Second Wave Of Coronavirus Drowns APAC Hotel Profitability

  • HotStats
  • 06.03.20
Asia-Pacific had to contend with round two of the coronavirus in April. A second wave of cases, in areas such as Singapore and Hong Kong, resulted in a new ramp up of containment measures. The result was a 124.1% YOY plunge in GOPPAR to a historical low of -$13.92 for the region.

Demand contraction remained the main factor behind this grim performance. Occupancy in April was down by 52.9 percentage points compared to the same time a year ago, and average rate declined by 39.0%, resulting in a RevPAR falling 83.8% YOY. With other revenue centers virtually closed, there was nothing to compensate for the rooms slump, and TRevPAR fell by 83.3% YOY, hitting its lowest level on record.

Expenses across the board also continued to fall in April. Total labor costs were slashed by 49.5% YOY, led by cuts in rooms (down 53.3% YOY) and F&B (down 51.3%). Overhead costs followed suit, falling by 51.3% as credit card commissions evaporated and utility expenses decreased by 54.0% YOY. In all, profit conversion in APAC was recorded at -50.9% of total revenue, 86.2 percentage points below April of 2019.

The silver lining is that month after month hoteliers in the region have become more efficient at minimizing the impact of revenue decreases on their bottom-lines. The flex percentage is an indicator that measures how much of each dollar lost in revenue the operation is able to retain in its profit as a result of cost-saving efforts. The higher the flex percentage, the lower the translation of revenue contractions into profit declines. In APAC, flex has been consistently increasing month after month, from 21.5% in January to 47.4% in April. This increased operational efficiency will be the cornerstone of profit recovery once countries start to re-open and travel resumes.



Singapore

Despite a second wave of confirmed cases, Singapore was the best-performing market in the region. After recording a negative GOPPAR value in March, profit-per-room jumped to $31.37 in April. And although this number is still 68.6% lower compared to 2019, it is a green shoot pointing toward recovery.

The Singapore government identified citizens, permanent residents and long-term pass holders returning to the country from abroad as the major source of the resurgence in coronavirus cases. Subsequently, it instituted a mandatory 14-day quarantine for this type of inbound travelers as a way of containing the spread. Consequently, hotels across Singapore were turned into quarantine facilities to accommodate the heightened need for isolation quarters.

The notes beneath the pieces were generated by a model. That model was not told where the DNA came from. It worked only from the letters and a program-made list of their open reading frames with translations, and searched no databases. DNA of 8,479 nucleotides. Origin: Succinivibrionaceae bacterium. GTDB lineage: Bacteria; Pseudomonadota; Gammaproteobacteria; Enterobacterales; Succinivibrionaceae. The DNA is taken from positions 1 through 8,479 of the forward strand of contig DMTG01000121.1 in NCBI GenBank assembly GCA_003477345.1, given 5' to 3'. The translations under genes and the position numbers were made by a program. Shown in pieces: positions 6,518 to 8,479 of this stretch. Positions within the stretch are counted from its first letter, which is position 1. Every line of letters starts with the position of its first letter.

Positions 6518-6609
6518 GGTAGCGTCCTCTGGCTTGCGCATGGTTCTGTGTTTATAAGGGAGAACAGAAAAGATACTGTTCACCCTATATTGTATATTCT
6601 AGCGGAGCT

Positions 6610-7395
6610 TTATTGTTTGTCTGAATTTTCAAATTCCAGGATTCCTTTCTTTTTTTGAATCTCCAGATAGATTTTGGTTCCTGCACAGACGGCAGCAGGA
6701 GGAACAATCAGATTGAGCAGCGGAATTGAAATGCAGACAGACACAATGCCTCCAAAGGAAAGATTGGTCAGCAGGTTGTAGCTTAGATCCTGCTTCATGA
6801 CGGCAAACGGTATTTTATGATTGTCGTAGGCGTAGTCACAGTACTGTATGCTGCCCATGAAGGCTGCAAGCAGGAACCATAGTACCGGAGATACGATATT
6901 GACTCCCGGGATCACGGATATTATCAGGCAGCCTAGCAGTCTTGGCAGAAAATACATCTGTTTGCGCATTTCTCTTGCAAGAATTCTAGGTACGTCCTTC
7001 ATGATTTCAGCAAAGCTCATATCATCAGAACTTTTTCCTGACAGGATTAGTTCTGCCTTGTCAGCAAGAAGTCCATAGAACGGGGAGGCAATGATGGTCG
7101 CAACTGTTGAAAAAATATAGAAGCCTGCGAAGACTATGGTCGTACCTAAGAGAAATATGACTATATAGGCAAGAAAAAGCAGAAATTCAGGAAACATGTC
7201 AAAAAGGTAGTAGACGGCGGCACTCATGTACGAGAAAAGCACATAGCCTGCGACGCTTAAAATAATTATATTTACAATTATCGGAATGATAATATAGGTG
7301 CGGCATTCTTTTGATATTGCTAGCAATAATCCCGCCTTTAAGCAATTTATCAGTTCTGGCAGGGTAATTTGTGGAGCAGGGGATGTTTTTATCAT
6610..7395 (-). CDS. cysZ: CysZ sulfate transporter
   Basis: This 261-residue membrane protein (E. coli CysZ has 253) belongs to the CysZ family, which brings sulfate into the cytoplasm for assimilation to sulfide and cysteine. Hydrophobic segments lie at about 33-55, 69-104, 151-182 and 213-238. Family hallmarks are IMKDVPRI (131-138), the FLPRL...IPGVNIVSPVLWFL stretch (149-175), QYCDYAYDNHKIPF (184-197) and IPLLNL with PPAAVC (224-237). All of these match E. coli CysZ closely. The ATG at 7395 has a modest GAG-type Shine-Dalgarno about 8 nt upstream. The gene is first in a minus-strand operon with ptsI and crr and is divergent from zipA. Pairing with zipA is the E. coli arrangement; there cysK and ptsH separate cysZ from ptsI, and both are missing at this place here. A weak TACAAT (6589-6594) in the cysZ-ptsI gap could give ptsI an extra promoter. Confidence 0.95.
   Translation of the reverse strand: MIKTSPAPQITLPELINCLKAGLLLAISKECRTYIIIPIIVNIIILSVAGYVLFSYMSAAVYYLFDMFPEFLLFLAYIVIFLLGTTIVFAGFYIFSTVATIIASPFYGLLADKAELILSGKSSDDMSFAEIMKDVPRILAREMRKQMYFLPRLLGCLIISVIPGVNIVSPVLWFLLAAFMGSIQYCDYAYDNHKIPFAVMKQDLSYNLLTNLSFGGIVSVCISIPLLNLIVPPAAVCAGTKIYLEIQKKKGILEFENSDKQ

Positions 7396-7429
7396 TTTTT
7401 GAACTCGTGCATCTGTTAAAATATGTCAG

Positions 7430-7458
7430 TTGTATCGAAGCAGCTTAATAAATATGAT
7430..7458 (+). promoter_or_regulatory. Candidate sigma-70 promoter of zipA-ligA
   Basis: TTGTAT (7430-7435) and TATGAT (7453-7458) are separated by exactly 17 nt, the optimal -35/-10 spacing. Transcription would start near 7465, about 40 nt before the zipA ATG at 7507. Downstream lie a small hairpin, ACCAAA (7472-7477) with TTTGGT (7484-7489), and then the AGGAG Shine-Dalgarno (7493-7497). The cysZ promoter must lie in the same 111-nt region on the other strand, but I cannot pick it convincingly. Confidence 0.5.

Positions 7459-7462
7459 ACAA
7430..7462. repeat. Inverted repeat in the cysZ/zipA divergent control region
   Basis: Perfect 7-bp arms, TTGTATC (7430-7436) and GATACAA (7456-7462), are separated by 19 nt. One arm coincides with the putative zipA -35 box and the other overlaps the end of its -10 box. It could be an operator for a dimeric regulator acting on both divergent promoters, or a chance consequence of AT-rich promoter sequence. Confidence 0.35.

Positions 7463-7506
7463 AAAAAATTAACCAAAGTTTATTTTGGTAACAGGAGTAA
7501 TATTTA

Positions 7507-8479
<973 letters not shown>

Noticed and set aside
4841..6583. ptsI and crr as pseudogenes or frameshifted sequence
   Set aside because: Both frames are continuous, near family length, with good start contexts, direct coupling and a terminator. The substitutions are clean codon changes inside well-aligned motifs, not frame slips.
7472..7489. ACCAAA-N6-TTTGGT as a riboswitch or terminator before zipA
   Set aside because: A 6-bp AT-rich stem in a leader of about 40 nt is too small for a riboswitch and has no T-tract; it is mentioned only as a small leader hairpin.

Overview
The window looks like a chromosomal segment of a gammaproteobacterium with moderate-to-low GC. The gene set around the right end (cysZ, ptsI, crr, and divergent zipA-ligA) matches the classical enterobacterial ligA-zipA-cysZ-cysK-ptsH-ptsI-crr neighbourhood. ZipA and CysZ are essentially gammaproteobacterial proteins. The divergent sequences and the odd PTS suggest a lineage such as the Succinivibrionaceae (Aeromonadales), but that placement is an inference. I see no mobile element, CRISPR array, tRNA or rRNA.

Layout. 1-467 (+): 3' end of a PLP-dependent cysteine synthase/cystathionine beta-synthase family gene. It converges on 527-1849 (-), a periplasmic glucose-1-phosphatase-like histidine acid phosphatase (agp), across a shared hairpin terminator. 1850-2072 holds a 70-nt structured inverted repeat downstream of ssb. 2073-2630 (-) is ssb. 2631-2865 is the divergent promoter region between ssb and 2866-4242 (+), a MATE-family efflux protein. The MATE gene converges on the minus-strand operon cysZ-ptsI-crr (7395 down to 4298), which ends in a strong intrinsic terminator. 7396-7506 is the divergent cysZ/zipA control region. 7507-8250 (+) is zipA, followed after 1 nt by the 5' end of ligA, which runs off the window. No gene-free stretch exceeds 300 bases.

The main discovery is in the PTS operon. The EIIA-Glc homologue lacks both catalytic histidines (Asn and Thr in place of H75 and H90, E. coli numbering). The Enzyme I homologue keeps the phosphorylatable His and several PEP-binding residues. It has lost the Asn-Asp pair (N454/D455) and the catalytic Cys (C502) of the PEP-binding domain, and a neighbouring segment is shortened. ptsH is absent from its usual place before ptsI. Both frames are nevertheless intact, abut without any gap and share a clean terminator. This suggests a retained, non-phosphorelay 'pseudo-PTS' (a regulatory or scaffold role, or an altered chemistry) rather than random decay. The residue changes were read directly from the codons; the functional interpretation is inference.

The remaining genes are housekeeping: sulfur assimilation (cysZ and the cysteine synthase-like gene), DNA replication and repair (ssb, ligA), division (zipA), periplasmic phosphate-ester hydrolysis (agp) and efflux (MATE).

The government-led demand fueled occupancy in the market, which, albeit 32.0 percentage points down YOY, reached its highest level since January at 53.1%. Average rate was down 64.8% YOY, as luxury properties, such as Conrad Centennial Singapore, InterContinental Singapore and Grand Park Orchard, closed to the general public and sold their rooms exclusively to the government. As a result, April RevPAR recorded a 78.0% YOY drop. With little contribution from ancillary revenue, TRevPAR was down 74.7% YOY, but showed a marked deceleration on its way down when looked at on a month-over-month basis. February and March results recorded 46.0% and 49.6% MOM TRevPAR contractions respectively, but in April the MOM fall was 16.8%.

Singaporean hoteliers were also able to slash labor costs in April, the result of a government assistance program that paid local employees up to 75% of their salaries. Total hotel labor costs plunged by 86.9% YOY as a result, playing a huge role in the market’s profit margin. In the face of this unprecedented crisis, hotels in Singapore recorded a healthy 45.3% profit conversion of total revenue in April, placing 8.8 percentage points below the same month of the previous year.



Hong Kong
Hong Kong also saw a new surge of coronavirus cases as a result of repatriated citizens, spurring a series of containment measures that included the closure of bars and all nonessential businesses, the prohibition of dine-in services at restaurants and increased travel restrictions. This further eroded profitability in a market that was already in recession since the start of political protests in June of 2019. GOPPAR in April recorded a 149.9% YOY decline, marking a new all-time low.

According to the Hong Kong Tourism Board, the market saw barely 4,100 arrivals in April, compared to the 5.57 million in the same month of 2019. Occupancy nosedived by 74.3 percentage points YOY, to 12.1%, and average rate followed with a 51.1% fall, resulting in a 93.1% YOY plunge in RevPAR and an 87.2% drop in TRevPAR.

Cost-saving efforts fell short in the face of such a massive revenue contraction. Total labor costs were cut by 21.5% YOY, focused mainly on operated departments such as rooms (down 20.9% YOY) and F&B (down 22.7% YOY). Overhead expenses were also down by 38.8% YOY, fueled by an 88.0% cut in credit card commissions and a 78.7% decline in Sales & Marketing expenses. Consequently, profit conversion in Hong Kong was recorded at -157.2% of total revenue in April, 197.5 percentage points below the same month of 2019.



HotStats provides a unique profit-and-loss benchmarking service to hoteliers from across the globe that enables monthly comparison of hotels’ performance against competitors. It is distinguished by the fact that it maintains in excess of 500 key performance metrics covering 70 areas of hotel revenue, cost, profit and statistics, providing far deeper insight into the hotel operation than any other tool. The HotStats database totals millions of hotel rooms worldwide. For more information, visit www.hotstats.com.



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